The papers discussed at the briefing are still in draft form and are undergoing the peer-review process. When finalized, they will be posted on the UCLA Civil Rights Project website.
This was one of the questions a new report from the National Center for Education Statistics sought to address by examining a cohort of first-time beginning undergraduate students who began their postsecondary study in the 2003-04 school year (BPS longitudinal study). The analysis found that about one-third of students in the cohort transferred or coenrolled at least once during a six-year period and of those who did transfer, approximately:
- 32 percent transferred all previously earned credits in the first transfer,
- 28 percent transferred some credits, and
Students who transferred all previously earned credits retained, on average, 24 credits, whereas students who lost credit, lost approximately 13 credits on average following their first transfer.
- 39 percent transferred no credits.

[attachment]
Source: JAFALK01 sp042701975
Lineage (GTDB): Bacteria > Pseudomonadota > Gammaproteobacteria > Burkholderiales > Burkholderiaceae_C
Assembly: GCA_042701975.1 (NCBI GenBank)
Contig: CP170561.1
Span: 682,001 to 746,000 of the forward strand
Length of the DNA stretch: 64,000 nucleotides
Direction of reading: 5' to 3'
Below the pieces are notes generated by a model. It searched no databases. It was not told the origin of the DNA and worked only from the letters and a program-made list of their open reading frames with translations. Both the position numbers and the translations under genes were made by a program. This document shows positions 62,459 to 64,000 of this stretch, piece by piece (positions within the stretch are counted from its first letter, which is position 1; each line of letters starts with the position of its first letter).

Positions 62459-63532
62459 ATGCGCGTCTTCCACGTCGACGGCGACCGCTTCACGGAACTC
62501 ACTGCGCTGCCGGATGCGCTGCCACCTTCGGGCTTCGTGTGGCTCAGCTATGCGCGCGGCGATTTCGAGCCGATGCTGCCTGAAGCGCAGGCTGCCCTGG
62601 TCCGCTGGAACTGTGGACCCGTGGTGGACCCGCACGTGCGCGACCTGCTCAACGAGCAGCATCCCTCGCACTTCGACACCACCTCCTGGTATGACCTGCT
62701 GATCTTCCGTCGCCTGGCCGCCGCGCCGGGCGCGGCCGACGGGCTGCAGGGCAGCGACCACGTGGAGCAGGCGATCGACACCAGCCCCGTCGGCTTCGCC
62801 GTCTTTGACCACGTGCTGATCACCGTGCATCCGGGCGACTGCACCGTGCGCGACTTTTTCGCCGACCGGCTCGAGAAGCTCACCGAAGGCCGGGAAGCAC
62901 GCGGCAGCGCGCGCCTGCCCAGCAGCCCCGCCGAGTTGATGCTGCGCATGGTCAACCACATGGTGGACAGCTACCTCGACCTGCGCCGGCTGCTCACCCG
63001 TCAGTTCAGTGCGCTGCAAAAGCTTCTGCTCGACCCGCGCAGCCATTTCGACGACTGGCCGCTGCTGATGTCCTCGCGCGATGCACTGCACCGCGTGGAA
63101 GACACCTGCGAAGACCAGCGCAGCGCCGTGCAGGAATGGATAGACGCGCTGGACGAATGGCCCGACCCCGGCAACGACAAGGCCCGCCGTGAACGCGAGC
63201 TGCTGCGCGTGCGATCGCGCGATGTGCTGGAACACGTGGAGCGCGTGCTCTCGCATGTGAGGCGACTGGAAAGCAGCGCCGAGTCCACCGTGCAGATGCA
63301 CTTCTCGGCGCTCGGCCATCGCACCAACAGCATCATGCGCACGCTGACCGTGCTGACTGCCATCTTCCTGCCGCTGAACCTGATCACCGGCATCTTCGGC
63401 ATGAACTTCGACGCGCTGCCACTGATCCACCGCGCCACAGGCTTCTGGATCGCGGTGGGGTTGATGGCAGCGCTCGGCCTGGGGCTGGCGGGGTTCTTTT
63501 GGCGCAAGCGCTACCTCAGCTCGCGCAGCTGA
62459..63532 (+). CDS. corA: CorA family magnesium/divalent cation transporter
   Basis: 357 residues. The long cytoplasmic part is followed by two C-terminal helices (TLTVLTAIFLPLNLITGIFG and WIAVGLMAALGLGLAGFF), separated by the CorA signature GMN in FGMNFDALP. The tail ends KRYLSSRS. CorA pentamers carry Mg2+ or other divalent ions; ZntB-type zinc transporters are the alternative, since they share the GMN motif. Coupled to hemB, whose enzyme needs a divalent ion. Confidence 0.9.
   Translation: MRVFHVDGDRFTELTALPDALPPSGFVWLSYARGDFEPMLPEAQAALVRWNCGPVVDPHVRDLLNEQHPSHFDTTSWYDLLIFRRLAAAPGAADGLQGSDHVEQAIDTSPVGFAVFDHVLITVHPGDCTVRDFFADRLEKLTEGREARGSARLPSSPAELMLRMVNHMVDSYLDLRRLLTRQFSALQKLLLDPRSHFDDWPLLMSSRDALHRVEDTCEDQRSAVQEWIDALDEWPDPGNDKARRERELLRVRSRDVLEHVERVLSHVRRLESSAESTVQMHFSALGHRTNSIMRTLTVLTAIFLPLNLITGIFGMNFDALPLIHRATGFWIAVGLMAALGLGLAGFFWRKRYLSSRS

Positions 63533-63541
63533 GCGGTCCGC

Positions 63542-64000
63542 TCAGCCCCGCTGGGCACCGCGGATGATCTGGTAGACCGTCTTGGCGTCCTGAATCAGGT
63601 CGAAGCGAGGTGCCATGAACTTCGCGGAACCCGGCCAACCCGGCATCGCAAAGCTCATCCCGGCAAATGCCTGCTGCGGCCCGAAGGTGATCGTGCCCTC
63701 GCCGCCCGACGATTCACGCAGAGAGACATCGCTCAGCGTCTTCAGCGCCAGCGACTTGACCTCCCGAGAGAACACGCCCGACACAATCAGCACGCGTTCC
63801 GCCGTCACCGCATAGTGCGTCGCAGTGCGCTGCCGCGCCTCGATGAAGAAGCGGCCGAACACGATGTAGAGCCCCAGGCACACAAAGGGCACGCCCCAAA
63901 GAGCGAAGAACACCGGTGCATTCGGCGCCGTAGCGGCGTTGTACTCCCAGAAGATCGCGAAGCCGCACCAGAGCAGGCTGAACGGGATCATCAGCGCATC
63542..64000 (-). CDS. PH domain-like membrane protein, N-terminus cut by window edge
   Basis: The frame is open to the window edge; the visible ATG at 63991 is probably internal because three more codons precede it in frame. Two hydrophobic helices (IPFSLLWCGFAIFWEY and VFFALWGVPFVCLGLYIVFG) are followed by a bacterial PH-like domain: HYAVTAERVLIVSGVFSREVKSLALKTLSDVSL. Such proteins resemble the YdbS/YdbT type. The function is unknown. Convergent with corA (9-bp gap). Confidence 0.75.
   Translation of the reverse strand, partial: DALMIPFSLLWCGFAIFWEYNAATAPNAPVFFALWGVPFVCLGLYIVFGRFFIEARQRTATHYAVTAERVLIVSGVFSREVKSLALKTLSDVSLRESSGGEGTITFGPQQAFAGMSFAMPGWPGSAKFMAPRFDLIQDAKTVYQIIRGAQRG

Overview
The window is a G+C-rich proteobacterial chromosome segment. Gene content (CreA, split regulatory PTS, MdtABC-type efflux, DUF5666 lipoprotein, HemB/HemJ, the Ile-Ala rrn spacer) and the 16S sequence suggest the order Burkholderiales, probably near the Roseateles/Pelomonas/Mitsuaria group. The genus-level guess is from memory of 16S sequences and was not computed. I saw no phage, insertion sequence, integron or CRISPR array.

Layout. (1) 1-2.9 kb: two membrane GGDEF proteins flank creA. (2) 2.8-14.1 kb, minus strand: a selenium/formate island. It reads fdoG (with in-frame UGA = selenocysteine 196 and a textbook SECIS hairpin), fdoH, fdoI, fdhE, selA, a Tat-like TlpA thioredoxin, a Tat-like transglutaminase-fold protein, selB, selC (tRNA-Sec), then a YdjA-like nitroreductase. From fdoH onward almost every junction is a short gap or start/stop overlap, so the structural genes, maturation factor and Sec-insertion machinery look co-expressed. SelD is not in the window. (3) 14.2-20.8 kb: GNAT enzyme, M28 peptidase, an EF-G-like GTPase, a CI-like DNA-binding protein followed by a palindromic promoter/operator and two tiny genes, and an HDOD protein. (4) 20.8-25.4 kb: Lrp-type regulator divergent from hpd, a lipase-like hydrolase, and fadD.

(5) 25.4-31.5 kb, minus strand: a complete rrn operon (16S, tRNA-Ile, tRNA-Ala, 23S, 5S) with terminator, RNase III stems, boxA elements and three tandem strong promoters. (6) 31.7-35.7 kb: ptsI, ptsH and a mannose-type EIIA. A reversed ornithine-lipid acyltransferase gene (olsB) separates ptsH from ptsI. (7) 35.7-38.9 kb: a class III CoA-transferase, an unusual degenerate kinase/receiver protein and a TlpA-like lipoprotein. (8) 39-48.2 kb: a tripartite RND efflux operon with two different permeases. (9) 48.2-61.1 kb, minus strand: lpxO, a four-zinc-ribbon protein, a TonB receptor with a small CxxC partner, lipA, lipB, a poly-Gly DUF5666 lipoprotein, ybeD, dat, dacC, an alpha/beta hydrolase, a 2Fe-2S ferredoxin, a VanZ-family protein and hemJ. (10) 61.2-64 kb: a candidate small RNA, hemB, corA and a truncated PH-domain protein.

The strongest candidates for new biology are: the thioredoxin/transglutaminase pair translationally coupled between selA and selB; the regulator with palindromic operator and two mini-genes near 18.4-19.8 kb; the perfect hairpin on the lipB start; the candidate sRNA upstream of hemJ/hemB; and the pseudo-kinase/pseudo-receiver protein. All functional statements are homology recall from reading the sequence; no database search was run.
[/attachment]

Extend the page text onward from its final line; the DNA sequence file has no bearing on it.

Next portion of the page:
In addition, the report also looked at factors that consistently contributed to the likelihood of credit transfer. The two factors that stood out were:
- Academic performance prior to transfer (as measured by GPA)- “Specifically, higher GPAs were related to lower probabilities that zero credits will transfer and to a higher number of credits accepted.”
- Transfer direction (e.g., vertical, reverse, or horizontal)- “Reverse or horizontal transfer was related to higher probabilities that zero credits will transfer and a lower number of credits accepted at the destination institution… Overall, the findings suggest that when student transfer is aligned with how the higher education system is designed to accommodate credit transfer (e.g., from 2-year institution to 4-year institutions)… credit transfer is more likely to occur.”
Visit NACAC’s Transfer Knowledge Hub to learn more about the latest research related to transfer success. You can also find a wealth of resources such as journal articles, presentations, and other links related to transfer in the Knowledge Center.
Reference: Simone, S.A. (2014). Transferability of Postsecondary Credit Following Student Transfer or Coenrollment (NCES 2014-163). U.S. Department of Education. Washington, DC: National Center for Education Statistics. Retrieved from http://nces.ed.gov/pubsearch.